Hello/Goodbye: ★★★★ from Telegraph
Posted on 29 January 2015.
Posted in: Theatre Reviews
Hello/Goodbye, Hampstead Theatre, review: ‘this play will break your heart’
By Lucinda Everett, Telegraph
At a time when theatre strives to tell evermore innovative and epic stories, there’s something brave in a play about the well-worn subject of love – especially when its scope is limited to the first and last hour of an unremarkable couple’s relationship. But Hello/Goodbye, which has transferred to Hampstead’s main stage after a sell-out run in the downstairs theatre last year proves that, in the right hands, a tale of ordinary love can be utterly compelling.
The play’s first half sees Alex (Endeavour’s Shaun Evans), an introverted amateur collector who “likes things ordered and alphabetised and preferably laminated”, and Juliet (Miranda Raison), an impetuous whirlwind of a woman, moving into a flat they each think they’re renting alone. It may sound like the start of a tired rom-com but Peter Souter’s script is fresh, funny and well observed (Juliet’s admission that the fluffy handcuffs she bought to save a relationship now serve as her bike lock were met with guffaws of recognition). Throw in Tamara Harvey’s energetic direction, and the next hour of verbal sparring and mounting lust is a delight.
Evans wisely steers clear of playing the geek, instead imbuing Alex with quiet charisma and an astute wit. Raison pulls off a neat trick in making Juliet both infuriatingly selfish and totally irresistible, although her histrionics at times seem crude next to Evans’s more nuanced performance. Nevertheless, their chemistry is palpable and the journey through the stages of their attraction a seamless joyride.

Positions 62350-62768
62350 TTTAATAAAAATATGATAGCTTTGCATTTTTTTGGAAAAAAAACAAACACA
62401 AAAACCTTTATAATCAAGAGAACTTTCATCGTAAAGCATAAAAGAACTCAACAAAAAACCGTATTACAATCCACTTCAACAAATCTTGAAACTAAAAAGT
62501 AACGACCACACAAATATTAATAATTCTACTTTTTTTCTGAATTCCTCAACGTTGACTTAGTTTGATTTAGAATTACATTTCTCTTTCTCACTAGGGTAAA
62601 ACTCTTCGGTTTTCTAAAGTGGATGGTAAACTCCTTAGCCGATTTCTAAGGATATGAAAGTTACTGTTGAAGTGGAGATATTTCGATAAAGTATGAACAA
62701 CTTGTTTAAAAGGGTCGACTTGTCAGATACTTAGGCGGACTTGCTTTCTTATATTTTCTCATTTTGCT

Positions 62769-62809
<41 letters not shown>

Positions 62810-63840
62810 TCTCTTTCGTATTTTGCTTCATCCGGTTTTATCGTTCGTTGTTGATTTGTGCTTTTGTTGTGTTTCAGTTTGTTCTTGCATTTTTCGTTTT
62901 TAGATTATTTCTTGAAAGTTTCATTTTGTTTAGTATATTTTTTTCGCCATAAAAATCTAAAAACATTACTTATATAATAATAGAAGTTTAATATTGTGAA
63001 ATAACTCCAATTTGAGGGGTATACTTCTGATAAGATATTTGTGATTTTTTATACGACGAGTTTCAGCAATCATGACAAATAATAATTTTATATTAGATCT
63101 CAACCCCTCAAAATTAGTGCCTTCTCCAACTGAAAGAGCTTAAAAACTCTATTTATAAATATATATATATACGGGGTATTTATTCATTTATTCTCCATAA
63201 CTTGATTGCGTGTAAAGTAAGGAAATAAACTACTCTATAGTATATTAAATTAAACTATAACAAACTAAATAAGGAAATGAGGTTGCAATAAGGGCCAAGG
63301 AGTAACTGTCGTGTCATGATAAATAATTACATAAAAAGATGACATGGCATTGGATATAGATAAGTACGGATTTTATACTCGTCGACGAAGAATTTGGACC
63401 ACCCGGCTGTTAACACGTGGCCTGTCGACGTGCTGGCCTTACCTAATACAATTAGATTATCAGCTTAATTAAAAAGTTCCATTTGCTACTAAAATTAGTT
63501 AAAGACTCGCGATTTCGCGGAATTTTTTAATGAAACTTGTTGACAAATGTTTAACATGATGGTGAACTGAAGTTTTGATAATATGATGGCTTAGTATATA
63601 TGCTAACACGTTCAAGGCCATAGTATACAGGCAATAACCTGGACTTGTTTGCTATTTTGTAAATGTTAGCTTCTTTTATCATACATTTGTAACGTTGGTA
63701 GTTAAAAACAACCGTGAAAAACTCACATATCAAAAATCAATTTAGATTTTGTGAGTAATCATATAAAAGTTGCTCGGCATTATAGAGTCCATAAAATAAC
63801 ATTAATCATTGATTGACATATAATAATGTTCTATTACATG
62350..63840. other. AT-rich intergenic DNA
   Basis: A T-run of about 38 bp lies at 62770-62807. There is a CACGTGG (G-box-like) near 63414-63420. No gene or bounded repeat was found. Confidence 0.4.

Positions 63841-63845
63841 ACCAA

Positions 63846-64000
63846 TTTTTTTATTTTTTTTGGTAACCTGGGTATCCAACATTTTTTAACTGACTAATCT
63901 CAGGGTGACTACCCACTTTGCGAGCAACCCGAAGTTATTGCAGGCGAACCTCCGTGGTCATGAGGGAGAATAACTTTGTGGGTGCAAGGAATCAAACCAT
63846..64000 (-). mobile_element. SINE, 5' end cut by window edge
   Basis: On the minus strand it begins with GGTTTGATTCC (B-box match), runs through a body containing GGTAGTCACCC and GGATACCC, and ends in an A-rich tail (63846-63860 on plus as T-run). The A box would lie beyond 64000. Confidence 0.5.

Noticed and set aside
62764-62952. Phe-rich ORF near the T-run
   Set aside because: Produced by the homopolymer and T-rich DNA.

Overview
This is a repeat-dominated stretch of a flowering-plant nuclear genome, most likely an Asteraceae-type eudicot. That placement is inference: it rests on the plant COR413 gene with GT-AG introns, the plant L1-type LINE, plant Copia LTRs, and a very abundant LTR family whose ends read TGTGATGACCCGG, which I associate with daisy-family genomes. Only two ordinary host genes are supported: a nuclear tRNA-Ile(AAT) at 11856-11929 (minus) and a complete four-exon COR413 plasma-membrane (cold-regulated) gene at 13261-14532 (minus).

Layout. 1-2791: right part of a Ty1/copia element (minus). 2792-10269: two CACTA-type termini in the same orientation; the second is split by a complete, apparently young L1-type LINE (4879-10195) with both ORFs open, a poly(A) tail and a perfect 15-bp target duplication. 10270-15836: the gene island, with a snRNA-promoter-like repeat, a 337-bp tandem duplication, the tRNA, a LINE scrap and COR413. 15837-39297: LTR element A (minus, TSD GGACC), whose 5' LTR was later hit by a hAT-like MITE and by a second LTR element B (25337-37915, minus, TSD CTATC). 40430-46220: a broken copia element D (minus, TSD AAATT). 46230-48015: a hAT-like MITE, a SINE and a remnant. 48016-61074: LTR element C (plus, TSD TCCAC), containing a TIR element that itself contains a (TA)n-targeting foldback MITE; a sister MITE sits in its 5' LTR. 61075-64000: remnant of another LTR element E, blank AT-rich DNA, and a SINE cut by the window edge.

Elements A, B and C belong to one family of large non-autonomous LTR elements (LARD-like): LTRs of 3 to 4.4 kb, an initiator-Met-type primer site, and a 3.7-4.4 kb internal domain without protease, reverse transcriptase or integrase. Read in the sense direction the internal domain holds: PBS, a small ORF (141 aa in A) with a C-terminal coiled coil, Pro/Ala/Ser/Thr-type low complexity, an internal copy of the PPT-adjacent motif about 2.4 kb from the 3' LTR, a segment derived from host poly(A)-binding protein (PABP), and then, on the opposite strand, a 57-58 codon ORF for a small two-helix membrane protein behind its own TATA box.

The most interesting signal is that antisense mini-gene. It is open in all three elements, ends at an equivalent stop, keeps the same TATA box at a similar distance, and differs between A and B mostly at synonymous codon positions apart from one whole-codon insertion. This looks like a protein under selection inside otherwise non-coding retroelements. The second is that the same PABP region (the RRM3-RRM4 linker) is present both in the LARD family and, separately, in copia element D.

But it is the second half of this play that will win you over. Set ten years later, as the couple leaves the home they shared, Souter’s masterful script fills the stage with that special strain of heartache reserved for amicable break-ups. There are sparks of long-held resentment softened by moments of deep fondness; casual bickering; bittersweet memories we are invited to wallow in; and private jokes that are never quite explained.
Lucy Osborne’s evocative design cleverly illustrates the heartbreak, transforming the flat from a grotty but warm home stuffed with the promise of unopened boxes, to a cold shell, littered with the detritus of a once happy relationship.
Raison and Evans, who one could almost believe had conducted a ten-year relationship during the interval, become even more captivating, dancing dazedly between their conflicting emotions. And a special mention must go to Bathsheba Piepe, who makes a charming professional debut as the sweetly naïve Amanda, a mystery woman embroiled in the relationship’s apparent swansong.
I won’t reveal where (or whether) their dance ends, but I will say this: a play that can swell and break your heart within two hours is far from ordinary.
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